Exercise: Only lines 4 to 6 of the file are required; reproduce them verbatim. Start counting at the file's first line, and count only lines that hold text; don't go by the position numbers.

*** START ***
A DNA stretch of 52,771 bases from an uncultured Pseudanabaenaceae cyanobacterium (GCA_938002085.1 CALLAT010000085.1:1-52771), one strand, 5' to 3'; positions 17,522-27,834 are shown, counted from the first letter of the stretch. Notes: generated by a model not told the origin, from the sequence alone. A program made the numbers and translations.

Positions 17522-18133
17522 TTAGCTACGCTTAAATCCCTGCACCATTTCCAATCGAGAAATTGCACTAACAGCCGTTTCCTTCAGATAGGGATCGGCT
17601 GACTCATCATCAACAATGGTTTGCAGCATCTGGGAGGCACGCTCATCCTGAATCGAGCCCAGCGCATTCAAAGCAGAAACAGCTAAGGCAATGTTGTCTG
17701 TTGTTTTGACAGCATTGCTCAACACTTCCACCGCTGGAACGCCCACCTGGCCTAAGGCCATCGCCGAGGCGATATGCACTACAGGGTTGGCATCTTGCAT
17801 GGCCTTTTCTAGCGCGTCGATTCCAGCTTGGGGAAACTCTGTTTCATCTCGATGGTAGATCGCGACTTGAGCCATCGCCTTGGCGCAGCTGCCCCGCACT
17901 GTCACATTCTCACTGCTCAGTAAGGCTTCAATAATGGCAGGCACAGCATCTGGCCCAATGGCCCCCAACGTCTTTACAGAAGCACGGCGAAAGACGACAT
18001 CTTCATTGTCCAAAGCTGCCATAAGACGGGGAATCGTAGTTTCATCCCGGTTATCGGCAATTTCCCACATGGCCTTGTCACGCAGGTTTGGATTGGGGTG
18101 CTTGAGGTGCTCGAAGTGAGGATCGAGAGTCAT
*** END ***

17601 GACTCATCATCAACAATGGTTTGCAGCATCTGGGAGGCACGCTCATCCTGAATCGAGCCCAGCGCATTCAAAGCAGAAACAGCTAAGGCAATGTTGTCTG
17701 TTGTTTTGACAGCATTGCTCAACACTTCCACCGCTGGAACGCCCACCTGGCCTAAGGCCATCGCCGAGGCGATATGCACTACAGGGTTGGCATCTTGCAT
17801 GGCCTTTTCTAGCGCGTCGATTCCAGCTTGGGGAAACTCTGTTTCATCTCGATGGTAGATCGCGACTTGAGCCATCGCCTTGGCGCAGCTGCCCCGCACT